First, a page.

Volume 17 Number 78
                       Produced: Sun Jan  8  0:34:02 1995

Subjects Discussed In This Issue: 

Cameras on  Shabbos
         [Ari Shapiro]
Celebrating birthdates
         [Richard Friedman]
Conservative/Reform Marriages
         [Yechiel Pisem]
Hallel/al hanissim
         [Dr. Herbert Taragin]
Insurance pmt 4 circumcision.
         [Gilad J. Gevaryahu]
Mostly 19-Year Cycle and the Codes in Torah
         [Stan Tenen]
Motion Sensors
         [Janice Gelb]
Rav Moshe's Birthday
         [Jay H. Solomont]
sridei aish
         [Binyomin Segal]
         [Michael J Broyde]


From: <m-as4153@...> (Ari Shapiro)
Date: Wed, 4 Jan 95 22:39:47 -0500
Subject: Cameras on  Shabbos

<The question I want to pose to MJ is as follows - On shabbat, is one
<allowed to pass a video camera that is working - EG, a security camera
<that is in the lobby of one's building that is on 24H a day, because as
<one passes the camera, one's image is placed on a TV monitor.  On the
<other hand, the person does not wish to have his image placed on the
<screen.  Another part of the question is if one is walking down the
<street, and say, Radio Shack has it's TV video on, and your picture is
<imaged on the TV set as you walk by, should you cross the street.  I
<heard a part of a drasha by Rabbi Miller of PGH PA, quoting Rav Henkin
<of Baltimore, saying that it is mostly Assur (not permitted), except in
<rare need.  He also quoted another gadol saying it was completely Mutar
<(permissible).  Any thoughts?

<Even further, those electric lights that have motion sensors that people
<place by their doorways, that go on as you pass them - what should one
<do on Shabbat?

The fact that you don't care to have your image on the monitor is irrelevant
because we pasken that a psik reisha d'lo nicha lei (an action that will 
definately occur which you do not want to occur) is prohibited.  The case of 
the security lights is worse because there turning the light on is a torah
prohibition where as the security camera is probably only a rabbinic
prohibition and there are leniencies by a psik reisha d'lo nicha leih hh
where the prohibition is only rabbinic.
Ari Shapiro


From: Richard Friedman <RF@...>
Date: 06 Jan 1995 10:55:10 GMT
Subject: Celebrating birthdates

     Ari Zivotofsky asks (MJ 17:75) about the appropriate date for
celebrating the birthday of Rav Moshe Feinstein z"l.  I would raise the
question of whether it is ever appropriate to celebrate/observe the
birthday of a deceased prominent Jew.  If so, which ones is it appropriate
to observe?  When we mark the 7th of Adar in connection with Moshe
(Rabbeinu), aren't we marking it primarily as his yahrzeit, and only
incidentally as his birthday?  I once heard that Jews preserve the
death-dates, rather than the birth-dates, of their heroes because only at
the point of death can one look back and assess the person's
accomplishments.  So:  a) To what degree do we preserve birthdates?  b) Has
anyone else heard the justification that I recall hearing?


From: Yechiel Pisem <ypisem@...>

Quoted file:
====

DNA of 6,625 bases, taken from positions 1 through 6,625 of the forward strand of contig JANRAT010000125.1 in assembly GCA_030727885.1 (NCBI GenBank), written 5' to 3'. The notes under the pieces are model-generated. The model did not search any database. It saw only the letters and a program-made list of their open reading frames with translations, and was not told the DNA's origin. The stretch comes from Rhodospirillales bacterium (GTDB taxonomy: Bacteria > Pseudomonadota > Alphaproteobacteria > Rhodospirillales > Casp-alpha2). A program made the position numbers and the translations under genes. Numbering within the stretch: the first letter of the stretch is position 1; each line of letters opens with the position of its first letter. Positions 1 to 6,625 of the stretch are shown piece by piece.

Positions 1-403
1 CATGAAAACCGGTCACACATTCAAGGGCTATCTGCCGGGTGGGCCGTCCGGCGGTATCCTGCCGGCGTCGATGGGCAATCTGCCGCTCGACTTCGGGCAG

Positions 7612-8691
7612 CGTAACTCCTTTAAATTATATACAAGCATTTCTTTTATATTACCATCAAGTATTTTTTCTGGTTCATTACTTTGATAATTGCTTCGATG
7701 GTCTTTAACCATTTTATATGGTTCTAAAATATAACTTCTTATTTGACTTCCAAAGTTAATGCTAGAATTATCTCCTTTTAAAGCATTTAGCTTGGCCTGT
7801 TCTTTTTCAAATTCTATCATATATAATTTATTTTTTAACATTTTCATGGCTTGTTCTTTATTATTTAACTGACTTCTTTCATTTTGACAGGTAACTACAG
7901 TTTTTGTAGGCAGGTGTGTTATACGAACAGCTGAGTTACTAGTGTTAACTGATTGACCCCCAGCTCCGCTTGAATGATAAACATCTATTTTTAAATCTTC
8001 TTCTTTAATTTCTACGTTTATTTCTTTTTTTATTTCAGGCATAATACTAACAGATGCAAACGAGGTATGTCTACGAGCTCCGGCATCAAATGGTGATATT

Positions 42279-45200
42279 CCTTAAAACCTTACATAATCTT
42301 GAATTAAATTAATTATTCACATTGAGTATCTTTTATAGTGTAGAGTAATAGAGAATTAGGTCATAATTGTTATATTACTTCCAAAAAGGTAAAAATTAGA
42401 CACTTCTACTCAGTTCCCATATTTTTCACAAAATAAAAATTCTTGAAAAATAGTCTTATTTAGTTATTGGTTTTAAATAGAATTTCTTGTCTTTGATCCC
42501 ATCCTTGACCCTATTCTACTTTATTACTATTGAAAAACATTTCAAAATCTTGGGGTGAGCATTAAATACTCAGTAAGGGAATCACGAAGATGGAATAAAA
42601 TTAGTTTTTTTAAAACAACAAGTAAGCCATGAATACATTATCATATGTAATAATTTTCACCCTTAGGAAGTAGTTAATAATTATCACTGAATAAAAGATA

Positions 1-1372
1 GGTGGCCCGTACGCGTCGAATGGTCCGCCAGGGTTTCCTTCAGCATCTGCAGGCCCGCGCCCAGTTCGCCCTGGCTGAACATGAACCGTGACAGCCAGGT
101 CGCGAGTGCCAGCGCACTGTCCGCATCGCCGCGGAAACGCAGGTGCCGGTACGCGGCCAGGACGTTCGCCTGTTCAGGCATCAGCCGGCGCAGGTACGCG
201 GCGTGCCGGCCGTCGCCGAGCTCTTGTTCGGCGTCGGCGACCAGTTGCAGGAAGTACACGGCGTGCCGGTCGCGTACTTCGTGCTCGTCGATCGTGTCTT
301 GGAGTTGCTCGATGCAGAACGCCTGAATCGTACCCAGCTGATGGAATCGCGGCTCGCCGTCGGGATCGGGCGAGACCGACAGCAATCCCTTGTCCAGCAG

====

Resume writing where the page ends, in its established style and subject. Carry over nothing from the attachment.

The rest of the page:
Date: Thu, 5 Jan 1995 21:31:07 -0500 (est)
Subject: Conservative/Reform Marriages

On the subject of marriages performed by Conservative/Reform Rabbis:

The 1st Mishnah in Kiddushin says that there are 3 ways to get married: 
through 1>the giving of money, 2>the writing of a document, and 3>through 
having sexual relations with the intent of causing a marriage.  The 
Gemara (I believe) says that in our times, the 3rd method is not to be 
used because of a possible problem of immorality.  However, if a C/R 
marriage were to be performed in a way unacceptable according to Halacha, 
would their having relations cause a marriage to take place and force a 
Get for separation?  Any feedback is welcome.

Kol Tuv and Gut Shabbos,
Yechiel Pisem


From: Dr. Herbert Taragin <taragin@...>
Date: Sat, 7 Jan 1995 21:05:51 -0500 (EST)
Subject: Hallel/al hanissim

In response to a recent posting about why we do or do not say Hallel, 
there is a nice explanation that also answers why we do not say Al 
Hanissim  on Pesach  or other Yom Tovim, as well as why we don't say 
THE OTHER REASONS GIVEN. A hidden miracle (nase nistar) requires the 
saying of Al Hanissim to make us realize that it was Hashem who gave us 
the salvation and not just our own strengths. For this reason  we must
also publicize the nase by lighting candles IN PUBLIC or reading the 
Megillah.   With an open miracle (nase niglah) we do not require
Al Hanissim because the exodus, the revelation, and the ananei hakovod 
(Hashem's cloud) were obvious to all. Therefore on the sholosh regolim, we  
only say Hallel which is praise and thanks to Hashem , but not Al hanissim. 
On Purim we say only Al hanissim and not Hallel because it was totally 
a nase nistar. On Chanukah which has elements of both nistar 
and niglah, we therefore say both Hallel and Al Hanissim. The saying of 
Hallel on Rosh Chodesh is a later minhag and is a separate issue.
Hoping readers enjoy this    Dr. Herbert Taragin


From: <Gevaryahu@...> (Gilad J. Gevaryahu)
Date: Fri, 6 Jan 1995 14:56:05 -0500
Subject: Insurance pmt 4 circumcision.

We have seen many opinions (most of MJ17#75 issue) that one should not
collect medical insurance for circumcision. The main reason given was
that circumcision is done for a Mitzvah, and not for a medical purpose.

I beg to differ. Although circumcision is done primarily for the mitzvah
(i.e., I would have circumcised my four boys whether or not it was good for
medicinal purposes) it is nonetheless good (according to many pediatricians)
for medical reasons. I understand from my wife, the pediatrician, that there
are some in the medical community who do not share this view.

We collect from medical insurance for any procedure which is covered by the
policy, regardless if the primary purpose of the procedure is medical,
cosmetic, religious or misanthropic.

With my second boy (the first one was circumcised by a friend), I followed
this logic and applied for reimbursement from my medical  insurance carrier.
I did it after the circumcision since I would have circumcised my son,
because of the mitzvah, regardless of the insurance coverage.